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Athletes stand up for their right to sit down

One of the big questions during the first week of the National Football League (NFL) season was not which team played the best but which players would stand – or sit or kneel – during the national anthem.

Colin Kaepernick, a reserve quarterback for the San Francisco 49ers, caused a huge controversy during the preseason by not standing during the familiar “O say can you see” song.

Kaepernick has explained that his sitting or kneeling is a protest.

“I am not going to stand up to show pride in a flag for a country (the United States) that oppresses black people and people of color,” he said.

Other athletes – including NFL players, soccer star Megan Rapinoe and even some high school football players – have staged similar protests.

Many people are upset with Kaepernick and the other protesters. They say the protests have no place at a sporting event. They also say the protests show a lack of respect for our country, the men and women in our armed forces, and the police.

This is not an easy issue. I can understand why some fans, especially ones with friends and relatives in the military, are angry at Kaepernick.

But it is important to remember that Kaepernick and the other athletes are exercising their right of free speech. That right is so important that the First Amendment of the United States Constitution says, “Congress shall make no law … abridging the freedom of speech …” (Abridging, in this instance, means limiting.)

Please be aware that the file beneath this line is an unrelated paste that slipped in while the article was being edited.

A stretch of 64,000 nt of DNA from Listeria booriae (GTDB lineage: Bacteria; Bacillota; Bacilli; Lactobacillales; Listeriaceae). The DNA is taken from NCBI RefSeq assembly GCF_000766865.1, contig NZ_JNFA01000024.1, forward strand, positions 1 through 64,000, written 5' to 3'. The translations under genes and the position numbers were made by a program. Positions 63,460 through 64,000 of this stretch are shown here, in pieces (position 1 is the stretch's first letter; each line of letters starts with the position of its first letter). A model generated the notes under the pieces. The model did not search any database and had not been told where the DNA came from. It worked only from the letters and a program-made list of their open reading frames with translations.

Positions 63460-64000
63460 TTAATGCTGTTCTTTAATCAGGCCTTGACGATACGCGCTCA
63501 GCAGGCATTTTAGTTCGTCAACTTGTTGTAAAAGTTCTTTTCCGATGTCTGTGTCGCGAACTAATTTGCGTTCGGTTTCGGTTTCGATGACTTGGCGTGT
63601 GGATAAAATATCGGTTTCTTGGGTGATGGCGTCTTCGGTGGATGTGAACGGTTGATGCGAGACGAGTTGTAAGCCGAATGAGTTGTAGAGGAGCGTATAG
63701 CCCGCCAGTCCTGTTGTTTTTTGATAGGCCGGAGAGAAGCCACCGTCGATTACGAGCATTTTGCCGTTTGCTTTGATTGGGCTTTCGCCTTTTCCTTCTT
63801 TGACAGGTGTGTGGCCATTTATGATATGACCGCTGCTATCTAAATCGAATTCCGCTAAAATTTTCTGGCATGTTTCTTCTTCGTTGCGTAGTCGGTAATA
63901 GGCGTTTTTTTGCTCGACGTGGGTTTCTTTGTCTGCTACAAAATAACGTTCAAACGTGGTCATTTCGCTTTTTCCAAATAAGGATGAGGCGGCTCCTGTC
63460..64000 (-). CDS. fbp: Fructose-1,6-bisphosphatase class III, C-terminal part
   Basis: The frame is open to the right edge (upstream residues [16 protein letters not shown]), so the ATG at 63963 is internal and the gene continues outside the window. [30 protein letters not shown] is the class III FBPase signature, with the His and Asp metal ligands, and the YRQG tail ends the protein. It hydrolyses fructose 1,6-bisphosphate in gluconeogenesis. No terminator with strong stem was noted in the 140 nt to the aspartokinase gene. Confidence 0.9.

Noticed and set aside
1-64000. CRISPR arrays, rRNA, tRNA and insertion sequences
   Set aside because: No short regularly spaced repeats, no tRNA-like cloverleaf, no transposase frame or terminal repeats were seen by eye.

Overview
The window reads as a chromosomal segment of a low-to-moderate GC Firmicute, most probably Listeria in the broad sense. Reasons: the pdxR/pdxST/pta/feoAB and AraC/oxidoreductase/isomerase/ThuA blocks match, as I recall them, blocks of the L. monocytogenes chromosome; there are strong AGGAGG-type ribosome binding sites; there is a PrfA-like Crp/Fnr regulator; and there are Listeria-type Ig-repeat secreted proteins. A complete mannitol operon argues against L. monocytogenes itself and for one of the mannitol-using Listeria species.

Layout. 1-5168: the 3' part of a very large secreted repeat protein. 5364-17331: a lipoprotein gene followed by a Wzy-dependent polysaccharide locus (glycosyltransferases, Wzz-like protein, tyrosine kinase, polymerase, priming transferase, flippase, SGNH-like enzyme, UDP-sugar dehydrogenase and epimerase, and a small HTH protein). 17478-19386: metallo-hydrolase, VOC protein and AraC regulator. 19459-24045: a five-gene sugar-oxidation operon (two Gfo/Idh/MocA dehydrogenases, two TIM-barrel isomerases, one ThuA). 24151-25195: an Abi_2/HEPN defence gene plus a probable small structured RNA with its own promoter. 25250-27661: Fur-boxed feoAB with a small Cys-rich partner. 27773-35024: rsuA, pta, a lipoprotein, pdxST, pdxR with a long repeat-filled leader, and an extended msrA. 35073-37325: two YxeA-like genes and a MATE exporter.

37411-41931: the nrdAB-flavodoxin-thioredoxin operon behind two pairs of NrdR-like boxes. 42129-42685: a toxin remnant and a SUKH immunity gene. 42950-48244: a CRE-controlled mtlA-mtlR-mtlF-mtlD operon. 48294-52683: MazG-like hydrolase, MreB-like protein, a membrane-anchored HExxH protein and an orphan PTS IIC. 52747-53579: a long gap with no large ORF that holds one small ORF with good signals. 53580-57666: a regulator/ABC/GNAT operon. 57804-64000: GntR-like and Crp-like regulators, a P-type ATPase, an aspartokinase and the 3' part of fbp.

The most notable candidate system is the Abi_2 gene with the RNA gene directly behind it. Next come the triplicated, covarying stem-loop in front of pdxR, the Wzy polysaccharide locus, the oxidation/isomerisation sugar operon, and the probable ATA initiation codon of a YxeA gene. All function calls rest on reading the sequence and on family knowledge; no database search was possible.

I think the Founding Fathers put that in the Constitution so people – athletes or whoever – can speak up when they think something is wrong with the United States.

The United States is a great country. But countries, like people, make mistakes. The United States has made plenty during its long history. For example, the United States allowed slavery until just after the Civil War (1861-1865). In addition, the government took land from Native Americans. Women were not guaranteed the right to vote for about 130 years. And the United States has fought several wars it probably shouldn’t have.

Sometimes we need protesters to point out what is wrong with the country and where we should improve. It is important to note that some military veterans have said they support Kaepernick. Those vets say they fought precisely to protect the freedom of Kaepernick and others to speak out.

The NFL has not penalized Kaepernick for the protest. The league stated that players “are encouraged but not required to stand during the playing of the national anthem.” Maybe the NFL senses that the United States is a strong country that can take some differences of opinion.

I hope the protests will get people talking and listening to one another about the difficult problems of race and fairness, and, more important, working together to find solutions.

Bowen writes the sports opinion column for KidsPost. He is the author of 21 sports books for kids, including three football books: “Touchdown Trouble,” “Quarterback Season” and “Double Reverse.”

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